One of the most expensive, as well as most important, items in dress is that of gloves; but a woman who knows the art of caring for her gloves not only knows how to diminish her expenses, but how to add to her personal attractiveness.
There is as much charm of personality to be found in a modern lady's glove as there ever was in the days of chivalry. It is, however, a charm carefully acquired, and not one of happy chance; and it is the result of a certain expenditure of thought and taste rather than of cash.
One good pair of gloves, costing the price of two pairs of cheap ones, will last the time, meanwhile giving pleasure and comfort, of three pairs of low-priced ones, which must be, in the nature of things, of poor material badly put together. Now and again it is possible to buy gloves cheaply at sales, but even here experience shows the advantage to be only with the woman possessing hands of " out sizes " - that is to say, she must be able to wear gloves either too small or too large for the average hand.
But the main point for the economical woman to consider is the quality of her gloves, as only a good quality will wear and fit well and be worth while cleaning. Do not make the mistake of buying too small a size; the gloves wear out much more quickly, and, moreover, the idea of making the hand look small is defeated, since a tightly fitting glove gives an appearance of undue size and bad shape to the unfortunate member it is imprisoning.
Examine a glove to see that the stitching is perfect, and the skin is of even and fine texture, and that of the thumb corresponding with the main part. See also that the thumb is well set and gusseted in place. For economy's sake choose, when possible, the same neutral tints and shades that wear well and with most costumes. There is a certain charm as well as economy in having one's own colour.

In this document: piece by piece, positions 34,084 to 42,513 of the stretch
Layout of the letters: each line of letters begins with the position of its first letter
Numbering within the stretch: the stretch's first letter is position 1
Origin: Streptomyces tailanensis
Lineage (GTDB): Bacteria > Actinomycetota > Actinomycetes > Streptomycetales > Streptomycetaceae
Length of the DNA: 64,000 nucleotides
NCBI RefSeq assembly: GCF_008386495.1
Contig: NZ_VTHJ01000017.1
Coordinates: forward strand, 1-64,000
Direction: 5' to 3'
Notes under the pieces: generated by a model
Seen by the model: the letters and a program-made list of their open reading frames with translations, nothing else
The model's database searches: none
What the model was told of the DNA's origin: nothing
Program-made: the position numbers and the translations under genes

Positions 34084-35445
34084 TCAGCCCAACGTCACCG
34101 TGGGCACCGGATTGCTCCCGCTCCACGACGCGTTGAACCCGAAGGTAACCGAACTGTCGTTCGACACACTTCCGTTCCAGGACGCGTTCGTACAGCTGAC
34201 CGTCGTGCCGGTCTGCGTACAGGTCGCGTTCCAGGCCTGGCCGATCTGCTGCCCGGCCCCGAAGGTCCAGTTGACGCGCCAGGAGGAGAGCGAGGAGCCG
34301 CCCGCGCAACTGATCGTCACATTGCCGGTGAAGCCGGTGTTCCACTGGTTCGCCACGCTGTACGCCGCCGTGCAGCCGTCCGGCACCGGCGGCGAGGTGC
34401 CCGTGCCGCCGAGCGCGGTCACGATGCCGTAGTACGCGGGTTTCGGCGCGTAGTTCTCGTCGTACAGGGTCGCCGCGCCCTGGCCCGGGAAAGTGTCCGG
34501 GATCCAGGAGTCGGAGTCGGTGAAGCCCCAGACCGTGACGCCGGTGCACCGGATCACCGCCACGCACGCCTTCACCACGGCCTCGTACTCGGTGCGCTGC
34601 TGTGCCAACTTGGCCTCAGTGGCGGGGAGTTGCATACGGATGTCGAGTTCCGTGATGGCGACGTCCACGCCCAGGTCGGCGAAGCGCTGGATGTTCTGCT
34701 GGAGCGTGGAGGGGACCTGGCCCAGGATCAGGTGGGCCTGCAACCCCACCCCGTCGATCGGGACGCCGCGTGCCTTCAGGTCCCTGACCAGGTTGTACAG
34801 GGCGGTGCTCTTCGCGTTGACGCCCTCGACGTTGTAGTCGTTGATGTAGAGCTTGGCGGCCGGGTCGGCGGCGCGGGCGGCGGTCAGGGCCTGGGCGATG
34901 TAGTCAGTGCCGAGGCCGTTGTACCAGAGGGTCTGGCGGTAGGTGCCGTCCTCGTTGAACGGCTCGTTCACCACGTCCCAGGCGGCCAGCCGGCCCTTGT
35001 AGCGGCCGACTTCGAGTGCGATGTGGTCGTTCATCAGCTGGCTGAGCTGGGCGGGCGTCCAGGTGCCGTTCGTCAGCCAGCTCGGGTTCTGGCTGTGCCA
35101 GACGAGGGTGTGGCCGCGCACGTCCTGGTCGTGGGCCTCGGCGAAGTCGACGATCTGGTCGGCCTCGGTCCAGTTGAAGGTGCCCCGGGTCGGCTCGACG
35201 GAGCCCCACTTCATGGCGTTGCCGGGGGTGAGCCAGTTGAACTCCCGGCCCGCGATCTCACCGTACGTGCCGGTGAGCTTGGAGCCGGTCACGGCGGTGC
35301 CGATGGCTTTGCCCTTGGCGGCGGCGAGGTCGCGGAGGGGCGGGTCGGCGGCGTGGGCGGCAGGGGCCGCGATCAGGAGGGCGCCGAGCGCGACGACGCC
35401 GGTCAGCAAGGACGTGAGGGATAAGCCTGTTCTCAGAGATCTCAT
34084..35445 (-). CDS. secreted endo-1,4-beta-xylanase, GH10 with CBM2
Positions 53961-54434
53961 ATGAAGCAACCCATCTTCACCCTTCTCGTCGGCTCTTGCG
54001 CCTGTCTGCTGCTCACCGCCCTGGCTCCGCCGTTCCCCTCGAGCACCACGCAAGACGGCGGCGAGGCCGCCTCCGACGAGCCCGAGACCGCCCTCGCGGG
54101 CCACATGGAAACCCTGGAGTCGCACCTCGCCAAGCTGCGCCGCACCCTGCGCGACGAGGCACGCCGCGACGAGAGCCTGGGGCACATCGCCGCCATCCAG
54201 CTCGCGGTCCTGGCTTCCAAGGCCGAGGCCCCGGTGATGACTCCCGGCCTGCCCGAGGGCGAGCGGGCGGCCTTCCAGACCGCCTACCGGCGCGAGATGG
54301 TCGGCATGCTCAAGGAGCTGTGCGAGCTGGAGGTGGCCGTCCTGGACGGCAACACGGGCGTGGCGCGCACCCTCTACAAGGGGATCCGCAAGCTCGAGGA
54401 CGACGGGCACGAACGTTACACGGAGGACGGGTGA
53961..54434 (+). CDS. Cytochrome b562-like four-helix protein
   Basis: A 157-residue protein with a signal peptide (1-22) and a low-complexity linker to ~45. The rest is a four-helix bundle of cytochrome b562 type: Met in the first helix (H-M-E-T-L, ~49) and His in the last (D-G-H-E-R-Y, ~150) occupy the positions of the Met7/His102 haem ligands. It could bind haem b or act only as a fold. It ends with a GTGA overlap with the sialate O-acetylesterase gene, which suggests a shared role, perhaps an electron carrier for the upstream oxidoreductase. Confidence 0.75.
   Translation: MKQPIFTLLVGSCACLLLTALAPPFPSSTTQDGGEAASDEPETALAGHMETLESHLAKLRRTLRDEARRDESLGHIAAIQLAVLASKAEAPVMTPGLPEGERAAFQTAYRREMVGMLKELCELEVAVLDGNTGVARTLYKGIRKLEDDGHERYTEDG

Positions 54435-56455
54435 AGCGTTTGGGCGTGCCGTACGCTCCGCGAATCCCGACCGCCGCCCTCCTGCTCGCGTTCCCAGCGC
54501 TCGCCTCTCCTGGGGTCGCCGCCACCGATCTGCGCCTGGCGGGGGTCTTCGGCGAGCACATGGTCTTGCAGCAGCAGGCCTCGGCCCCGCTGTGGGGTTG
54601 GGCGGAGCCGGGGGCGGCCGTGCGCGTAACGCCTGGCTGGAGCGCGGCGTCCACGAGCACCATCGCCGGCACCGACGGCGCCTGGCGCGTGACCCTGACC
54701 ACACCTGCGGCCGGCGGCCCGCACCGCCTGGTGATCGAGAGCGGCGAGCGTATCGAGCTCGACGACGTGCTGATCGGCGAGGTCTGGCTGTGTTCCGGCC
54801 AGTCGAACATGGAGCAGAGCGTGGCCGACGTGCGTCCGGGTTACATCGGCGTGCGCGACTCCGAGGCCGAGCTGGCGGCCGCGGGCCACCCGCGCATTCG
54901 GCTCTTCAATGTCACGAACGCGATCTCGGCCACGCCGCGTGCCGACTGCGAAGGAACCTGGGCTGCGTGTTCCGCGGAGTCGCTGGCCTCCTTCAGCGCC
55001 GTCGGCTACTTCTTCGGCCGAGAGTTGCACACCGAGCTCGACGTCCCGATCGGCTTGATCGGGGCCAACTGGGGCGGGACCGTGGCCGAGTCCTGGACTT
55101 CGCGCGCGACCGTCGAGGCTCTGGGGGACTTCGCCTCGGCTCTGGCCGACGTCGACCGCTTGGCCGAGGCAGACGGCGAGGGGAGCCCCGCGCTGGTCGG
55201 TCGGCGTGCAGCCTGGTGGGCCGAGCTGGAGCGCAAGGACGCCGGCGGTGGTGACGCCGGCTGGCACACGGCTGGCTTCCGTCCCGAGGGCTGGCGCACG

As with corsets, boots, and shoes, so with gloves - their future life depends upon the first wearing. Never put on new gloves in a hurry, but give them always a leisurely dress rehearsal. First sew on the buttons. In hot weather powder the hands, and sprinkle a little in the gloves. Turn them back an inch or so from the opening, and gently insert the fingers, taking care that the glove sets so that the seams are not in any way twisted. Stroke down evenly, having the fingers well in place before inserting the thumb. If the glove is well-chosen and fitting it will not stretch and show white at the seams. A properly priced glove is, of course, guaranteed. Button the second button first, and the first button last.
When removing the glove, turn back from the wrist and ease off the fingers gradually. Smooth into shape whilst the skin is warm and pliable, and, after leaving to air awhile, put away without folding.
The ready stitch here saves the whole glove, and not merely nine stitches, since it is impossible to wear a badly torn glove. Mend with cotton, and not with silk, because cotton is not so aggressive, does not cut the skin of the glove so readily, and holds better than does its richer looking relative. Of course, silk gloves must be mended with silk. A large tear is best mended with buttonhole-stitch. Observe the close, narrow stitch elsewhere on the glove, and copy. As little of the texture as possible must be taken up by the needle. Work all round the tear. Sometimes it is advisable to put a bit of skin of the same colour beneath the rent, and this must be caught up with the second piece of cotton, which is used to draw together smoothly the edges of the buttonhole, at the same time attaching the piece of supporting skin placed beneath. Finish off on the wrong side, and cut away neatly all loose threads and the unnecessary part of the hidden patch.
Generally speaking, as a few pence covers the charge of a professional cleaner, it is false economy to do this work at home. At the same time, it is not advisable to allow a glove to become very soiled. The day of sending to the cleaner's can be postponed for a long time with care, and a dainty dresser keeps some such powder as the following at hand, using it when her gloves are on her hands. Mix equal parts of French chalk and fullers' earth together for light-tinted gloves, or use French chalk alone for white gloves and fullers' earth alone for all shades of brown.
A very stale bit of bread, which can go through the mincer or otherwise be reduced to powder, will freshen up the soiled tips of fingers; a paste of ordinary starch will remove a stain of oil and grease; powdered starch serves the same purpose as French chalk; and a pennyworth of bran made very hot in the oven will do excellent service. In all dry cleaning use a bit of clean flannel, and change flannel or "cleaner" the moment either show soil.
These hints are meant for the woman who wishes to keep her gloves in good condition as long as possible, and who then elects to send them to the cleaner's when they are really soiled; but there are many who like to save on this item of expense by doing all the glove cleaning at home.
In a forthcoming article some further methods of home cleaning will be dealt with.